This is a guest post about taking guidance from the hero’s journey in real life from my buddy Michael Restivo a fellow climber, freelance writer, and blogger at Mike Off the Map. Take it away, Michael.
While we aren’t slaying creatures, saving kingdoms, or defeating evil empires, we crave adventure. We are born not only to live in this world but also to explore it; delving into the unknown in search of who we are.
From the moment that we’re crawling, we want to stand taller, we want to communicate with those who we momentarily don’t understand, and whether we like it or not, we’re driven by our curiosity to understand what’s around us.
Call to Adventure
From the moment I knew that I could climb, I heeded the call to adventure. I knew absolutely nothing about myself, never realizing what potential there was in, what I saw, at the time, an afternoon activity to stay fit.
I had unknowingly set myself on a course that would encourage searching for bigger challenges and steeper faces.
Crossing the Threshold
In a dusty hostel on the edge of town, I began to hear whispers of blogging, and adventure travel writing, but not believing that it was a viable career option. Nonetheless, five months later, I launched Mike Off The Map.
I fell into a community of writers, climbers, and outdoorsmen, all who had successful websites, blogs, and who had been on monumental journeys.
Instead of competing against one another, they took me in, advised and guided my success, helped to promote the website, and bred my followers.
Social networking was no longer intimidating, and this community of strangers became close friends. Thus, I had met my mentors.
Less than a year after launching my blog, and full of over-confidence, I flew to Washington to make my first attempt on Mt. Rainier. It was to be my ordeal.
Just in sight of the summit, we walked into a storm that shook me to the core, and after turning back, it nearly made me swear off my climbing life.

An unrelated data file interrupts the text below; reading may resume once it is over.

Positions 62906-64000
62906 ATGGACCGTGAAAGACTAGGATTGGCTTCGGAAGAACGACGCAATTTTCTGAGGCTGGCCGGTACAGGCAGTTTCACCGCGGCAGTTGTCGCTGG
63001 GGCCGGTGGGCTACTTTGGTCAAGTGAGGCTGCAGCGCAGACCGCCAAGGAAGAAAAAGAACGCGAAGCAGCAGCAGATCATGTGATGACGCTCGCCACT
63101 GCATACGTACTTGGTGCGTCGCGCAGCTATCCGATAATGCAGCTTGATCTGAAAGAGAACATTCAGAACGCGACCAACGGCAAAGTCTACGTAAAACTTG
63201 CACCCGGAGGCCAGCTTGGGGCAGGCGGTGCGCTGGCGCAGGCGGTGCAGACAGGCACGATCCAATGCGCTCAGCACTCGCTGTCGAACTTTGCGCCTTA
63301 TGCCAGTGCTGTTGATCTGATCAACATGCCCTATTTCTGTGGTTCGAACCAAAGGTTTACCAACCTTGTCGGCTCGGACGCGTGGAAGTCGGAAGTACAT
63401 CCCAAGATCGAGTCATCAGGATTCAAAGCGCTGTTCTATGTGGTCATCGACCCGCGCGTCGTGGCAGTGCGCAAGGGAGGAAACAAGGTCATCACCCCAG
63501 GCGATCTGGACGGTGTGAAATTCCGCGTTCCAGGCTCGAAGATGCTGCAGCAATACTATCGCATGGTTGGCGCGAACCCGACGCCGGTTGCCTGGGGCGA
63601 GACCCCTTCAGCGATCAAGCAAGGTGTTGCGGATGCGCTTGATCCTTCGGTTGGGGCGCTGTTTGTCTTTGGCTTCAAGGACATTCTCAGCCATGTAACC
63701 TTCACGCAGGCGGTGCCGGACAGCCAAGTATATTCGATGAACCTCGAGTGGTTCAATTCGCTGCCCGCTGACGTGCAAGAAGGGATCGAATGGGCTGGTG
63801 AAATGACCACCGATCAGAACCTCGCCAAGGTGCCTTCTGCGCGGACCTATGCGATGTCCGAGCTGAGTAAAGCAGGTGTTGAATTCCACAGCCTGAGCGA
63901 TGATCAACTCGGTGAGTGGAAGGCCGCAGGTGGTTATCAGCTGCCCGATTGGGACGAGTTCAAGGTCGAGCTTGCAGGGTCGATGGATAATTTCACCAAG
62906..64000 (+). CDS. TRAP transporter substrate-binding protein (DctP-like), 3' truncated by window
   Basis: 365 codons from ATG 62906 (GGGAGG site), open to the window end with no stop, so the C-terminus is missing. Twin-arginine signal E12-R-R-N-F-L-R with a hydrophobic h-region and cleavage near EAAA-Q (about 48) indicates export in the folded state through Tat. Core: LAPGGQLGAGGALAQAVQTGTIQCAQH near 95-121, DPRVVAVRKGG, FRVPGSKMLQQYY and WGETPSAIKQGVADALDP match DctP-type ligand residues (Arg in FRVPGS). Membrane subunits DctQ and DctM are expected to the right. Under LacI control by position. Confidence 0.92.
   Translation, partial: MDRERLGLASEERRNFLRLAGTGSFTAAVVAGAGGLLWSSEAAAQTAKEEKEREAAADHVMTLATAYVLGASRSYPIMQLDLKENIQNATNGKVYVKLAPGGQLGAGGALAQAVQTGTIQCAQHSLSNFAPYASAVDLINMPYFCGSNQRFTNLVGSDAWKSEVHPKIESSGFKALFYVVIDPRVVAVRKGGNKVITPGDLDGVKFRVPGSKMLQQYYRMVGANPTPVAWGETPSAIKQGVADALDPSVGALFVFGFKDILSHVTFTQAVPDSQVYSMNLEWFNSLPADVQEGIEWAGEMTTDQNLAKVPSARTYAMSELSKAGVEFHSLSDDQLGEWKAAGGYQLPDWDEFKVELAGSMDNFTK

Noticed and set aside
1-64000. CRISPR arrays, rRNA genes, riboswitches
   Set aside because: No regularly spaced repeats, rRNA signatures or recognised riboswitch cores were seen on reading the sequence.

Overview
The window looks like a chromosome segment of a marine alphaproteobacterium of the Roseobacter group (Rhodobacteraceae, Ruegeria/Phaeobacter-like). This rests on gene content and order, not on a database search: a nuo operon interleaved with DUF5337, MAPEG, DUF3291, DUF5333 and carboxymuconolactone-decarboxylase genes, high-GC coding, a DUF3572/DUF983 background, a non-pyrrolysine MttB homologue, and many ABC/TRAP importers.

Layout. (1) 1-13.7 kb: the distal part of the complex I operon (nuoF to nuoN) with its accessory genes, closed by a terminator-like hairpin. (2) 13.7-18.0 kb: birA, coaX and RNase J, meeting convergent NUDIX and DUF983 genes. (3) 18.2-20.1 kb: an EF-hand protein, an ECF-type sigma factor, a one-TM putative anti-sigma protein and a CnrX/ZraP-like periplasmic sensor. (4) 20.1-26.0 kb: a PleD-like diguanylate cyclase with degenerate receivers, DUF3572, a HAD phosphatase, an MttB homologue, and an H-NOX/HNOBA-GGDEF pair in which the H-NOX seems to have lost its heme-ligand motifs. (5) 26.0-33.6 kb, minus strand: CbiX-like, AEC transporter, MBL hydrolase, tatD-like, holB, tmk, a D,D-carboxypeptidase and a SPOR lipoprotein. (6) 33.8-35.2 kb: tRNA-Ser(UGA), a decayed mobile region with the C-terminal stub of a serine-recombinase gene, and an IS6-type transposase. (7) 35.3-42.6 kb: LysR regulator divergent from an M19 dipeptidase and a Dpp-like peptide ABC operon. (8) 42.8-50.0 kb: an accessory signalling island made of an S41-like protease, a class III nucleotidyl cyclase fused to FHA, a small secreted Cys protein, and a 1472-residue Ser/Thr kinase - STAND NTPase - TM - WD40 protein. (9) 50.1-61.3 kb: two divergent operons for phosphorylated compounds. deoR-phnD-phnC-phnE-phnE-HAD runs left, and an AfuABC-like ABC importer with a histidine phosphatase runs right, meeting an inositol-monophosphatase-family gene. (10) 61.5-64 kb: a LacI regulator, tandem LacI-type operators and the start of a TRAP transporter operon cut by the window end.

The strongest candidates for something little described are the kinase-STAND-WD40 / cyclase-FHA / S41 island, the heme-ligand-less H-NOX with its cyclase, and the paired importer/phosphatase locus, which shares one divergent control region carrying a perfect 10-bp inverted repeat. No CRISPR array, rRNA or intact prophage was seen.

I returned from that trip with broken confidence, a sort of descent into an underworld.
Only weeks later, I drove to West Virginia’s New River Gorge, determined to find my confidence again. Spurred by my climbing partners, I climbed my hardest routes yet and rediscovered my strength. It was the rescue from without.
I crossed my return threshold when I decided to move to Seattle, a city I felt would develop and nurture my alpine dreams.
In the past year, I learned to climb on ice, ticked off alpine rock routes, met inspiring mentors and climbers, and the site continued to grow.
In microcosm, I had repeated the cycle, ultimately ending with my rebirth and realization of what I was truly wanted to do. This was the road back to rediscovering that fire that I had when I first learned to climb.
I had gained new knowledge and new skills, and I had trained myself into the best physical condition of my life. I was ready to return with the elixir.
On August 12, 2014, I stood on the summit.
There’s a fierce sense of adventure that lurks deep within our psychology. It’s a life of sacrifice, simple living, storytelling, and inspiring others to seek out the dangerous and the unknown.
People ask what it’s truly like. It takes embracing trial and failure and viewing it as part of a larger cycle. We’re all heroes of our own story, but the question is when that call to adventure comes, will you answer it?
Michael Restivo is a Florida-raised climber and writer currently residing in Seattle, Washington. Michael has a passion for all things mountain, developing a love for alpinism, mountaineering, and skiing. When he’s not traveling or climbing, he works in a ski shop and develops content for outdoor industry brands. He previously has lived for extended periods of time in Italy and Nepal, and retains a strong interest in art, history, and food. Follow his adventures at Mike Off the Map and on Twitter @mikeoffthemap.
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